Scene Is Believing: Skyfall

skyfall silva

Searching for Silva-man In The City of Lost Children

Director Sam Mendes’ intention with James Bond’s Straw Dogs meets Home Alone siege  at Skyfall, his gloomy ancestral home, was to “go back in time”; to both exorcise some manufactured ghosts in the two dimensional agents life, and acknowledge a “purer” period before “exploding pens.” Equally, villain Silva (Javier Bardem) is a man out of time, a former MI6 agent tormented by betrayal and a slow (cyanide) burn desire for revenge. Fitting that his own off the grid hideaway is a decaying, abandoned island city that resembles the limbo level of Cobb’s guilty dreamscape from Inception. Just one of Christopher Nolan’s influences on the superspy in his Golden anniversary.

Not simply limbo or stasis though – purgatory, neither Heaven nor Hell. Silva’s taunt to Judy Dench’s M is “Think on your sins.” This applies to him too, for what they did to each other in Hong Kong before the change of Government, when he was cast out, a fallen angel.  He may try on a different look – flamboyant tailoring (the tan blazer evokes a swish Roger Moore), mannered speech, bizarre blonde hair – but he is rotten inside, a Jaws for the new Millennium.

Severine (Berenice Marlohe) shakily explains to Bond that Silva effected the evacuation of the island city by cyber fearmongering and has set up shop himself, master of a crumbling domain, with only his silent mercenaries and numerous hard drives for company.  The unusual location was based on Hashima Island off the coast of Nagasaki. It is actually built on the backlot at Pinewood by Dennis Gassner, augmented by CGI. In John Logan’s first draft script, Bond is knocked out on the yacht Chimera, and his first glimpse of Silva is when he wakes onboard to find him in the cabin. Mendes felt he needed a more dramatic entrance, so filmed Bond and Severine being walked through the crumbling streets, until Bond is tied to a chair inside one of the buildings large rooms. An elevator descends at the far end and Silva exits, walking towards Bond, framed by computer hardware, monologuing his weird little story about rats on an island, in one take, all in perfect focus.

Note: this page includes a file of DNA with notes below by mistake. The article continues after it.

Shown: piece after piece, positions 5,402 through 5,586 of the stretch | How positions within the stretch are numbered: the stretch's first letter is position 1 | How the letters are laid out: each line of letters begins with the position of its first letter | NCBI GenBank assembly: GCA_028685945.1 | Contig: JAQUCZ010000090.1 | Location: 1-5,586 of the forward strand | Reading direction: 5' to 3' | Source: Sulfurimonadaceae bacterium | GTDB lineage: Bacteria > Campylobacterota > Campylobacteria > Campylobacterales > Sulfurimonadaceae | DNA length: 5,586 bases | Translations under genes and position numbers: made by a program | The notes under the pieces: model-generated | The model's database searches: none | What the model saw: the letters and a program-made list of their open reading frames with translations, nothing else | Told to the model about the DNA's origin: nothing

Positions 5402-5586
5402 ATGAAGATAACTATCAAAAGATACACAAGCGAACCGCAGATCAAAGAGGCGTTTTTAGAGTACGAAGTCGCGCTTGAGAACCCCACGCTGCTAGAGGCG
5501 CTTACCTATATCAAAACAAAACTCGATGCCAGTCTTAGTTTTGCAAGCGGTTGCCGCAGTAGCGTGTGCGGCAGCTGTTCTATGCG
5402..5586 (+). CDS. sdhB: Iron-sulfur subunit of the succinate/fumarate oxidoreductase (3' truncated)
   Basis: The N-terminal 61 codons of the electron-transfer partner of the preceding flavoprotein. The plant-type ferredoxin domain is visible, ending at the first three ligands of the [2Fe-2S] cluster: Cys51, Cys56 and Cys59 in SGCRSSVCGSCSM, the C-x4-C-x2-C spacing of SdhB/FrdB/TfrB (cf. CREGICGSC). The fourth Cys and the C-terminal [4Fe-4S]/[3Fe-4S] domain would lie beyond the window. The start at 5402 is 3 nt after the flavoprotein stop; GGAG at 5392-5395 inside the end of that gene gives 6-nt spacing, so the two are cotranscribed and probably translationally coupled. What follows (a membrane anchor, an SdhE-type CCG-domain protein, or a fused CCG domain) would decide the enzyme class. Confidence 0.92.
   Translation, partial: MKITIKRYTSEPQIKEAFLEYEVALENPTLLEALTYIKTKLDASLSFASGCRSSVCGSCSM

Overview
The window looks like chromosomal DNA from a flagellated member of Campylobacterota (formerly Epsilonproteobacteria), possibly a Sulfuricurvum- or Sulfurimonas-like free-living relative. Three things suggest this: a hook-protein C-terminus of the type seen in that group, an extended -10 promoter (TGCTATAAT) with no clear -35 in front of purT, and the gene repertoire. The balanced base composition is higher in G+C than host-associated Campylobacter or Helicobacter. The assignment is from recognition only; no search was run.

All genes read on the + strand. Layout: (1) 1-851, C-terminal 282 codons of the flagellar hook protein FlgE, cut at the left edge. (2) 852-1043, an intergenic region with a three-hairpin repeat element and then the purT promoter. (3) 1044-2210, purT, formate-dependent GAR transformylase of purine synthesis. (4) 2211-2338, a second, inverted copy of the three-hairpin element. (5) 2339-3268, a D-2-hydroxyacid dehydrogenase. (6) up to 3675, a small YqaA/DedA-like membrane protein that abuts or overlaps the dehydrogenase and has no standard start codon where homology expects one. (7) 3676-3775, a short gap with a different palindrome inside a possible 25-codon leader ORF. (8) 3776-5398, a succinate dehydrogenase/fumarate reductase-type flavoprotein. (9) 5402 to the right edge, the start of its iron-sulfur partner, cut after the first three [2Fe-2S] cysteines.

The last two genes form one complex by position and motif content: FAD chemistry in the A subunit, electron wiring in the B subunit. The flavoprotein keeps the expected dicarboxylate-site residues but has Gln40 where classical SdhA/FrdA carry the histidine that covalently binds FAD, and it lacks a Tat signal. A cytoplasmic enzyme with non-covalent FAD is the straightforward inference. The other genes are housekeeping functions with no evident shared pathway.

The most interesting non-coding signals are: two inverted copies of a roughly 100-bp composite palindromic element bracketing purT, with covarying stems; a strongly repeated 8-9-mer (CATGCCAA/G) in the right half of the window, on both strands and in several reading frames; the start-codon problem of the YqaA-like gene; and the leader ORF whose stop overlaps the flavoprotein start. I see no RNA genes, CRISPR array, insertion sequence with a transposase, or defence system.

Bardem translated his speech into his native Spanish and learnt it that way, asking questions on nuance and punctuation, until he had it perfectly prepared to deliver in English. He is unsettlingly polite, smiling. Mendes’ key made up word to him was, “uncomfortableness.” Silva’s caressing of Bond’s wounded clavicle and thighs was “part of the game,” he told “But it wasn’t the entire game. Sexuality was there as something important to create a behaviour but it’s not the main thing. The main goal was uncomfortableness. Create something unexpected.” Topped off beautifully by Daniel Craig’s Bond, that famously old Etonian, saying “What makes you think this is my first time?” and Silva’s mock shock reaction: “Oh Mr Bond!”

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Silva compares the parlous state of Bond’s bedrock faith: “MI6 -pfft. Empire..” to the Communist ruins he lives among. While M(ommy) dearest abandoned both her boys to their fates and Silva dwells unheathily on it, Bond clings on to duty, and cites his hobby as “Resurrection”.

One of the nods to Bond history, both cinematic and literary, comes next as Silva puts Bond through a sick game, leading him through a ruined square to where Severin is tied to a shattered fallen statue. Charles Trenet’s Boum plays over loudspeakers in ironic counterpoint, an acknowledgement of her French / Asian heritage. Forced to shoot a 50 year old tumbler of whisky off her head with an ancient duelling pistol, he downs his own glass (as Bond often does to steady his nerve in the books) before, at gunpoint, shakily aiming and missing. Disappointed, Silva casually shoots her with nary a glance. Bond, seemingly callously remarking on the waste of good scotch to mentally disarm the goons (this could have been done better, with a close-up of Bond’s face registering anger and pain, to disarm the many criticisms of this moment), then springs into action, taking them all out and securing Silva for capture, a temporary victory. Eve’s amended words spring to mind: “Old (hair of the) dog, new tricks.”




Originally posted 2013-02-28 07:09:16. Republished by Blog Post Promoter

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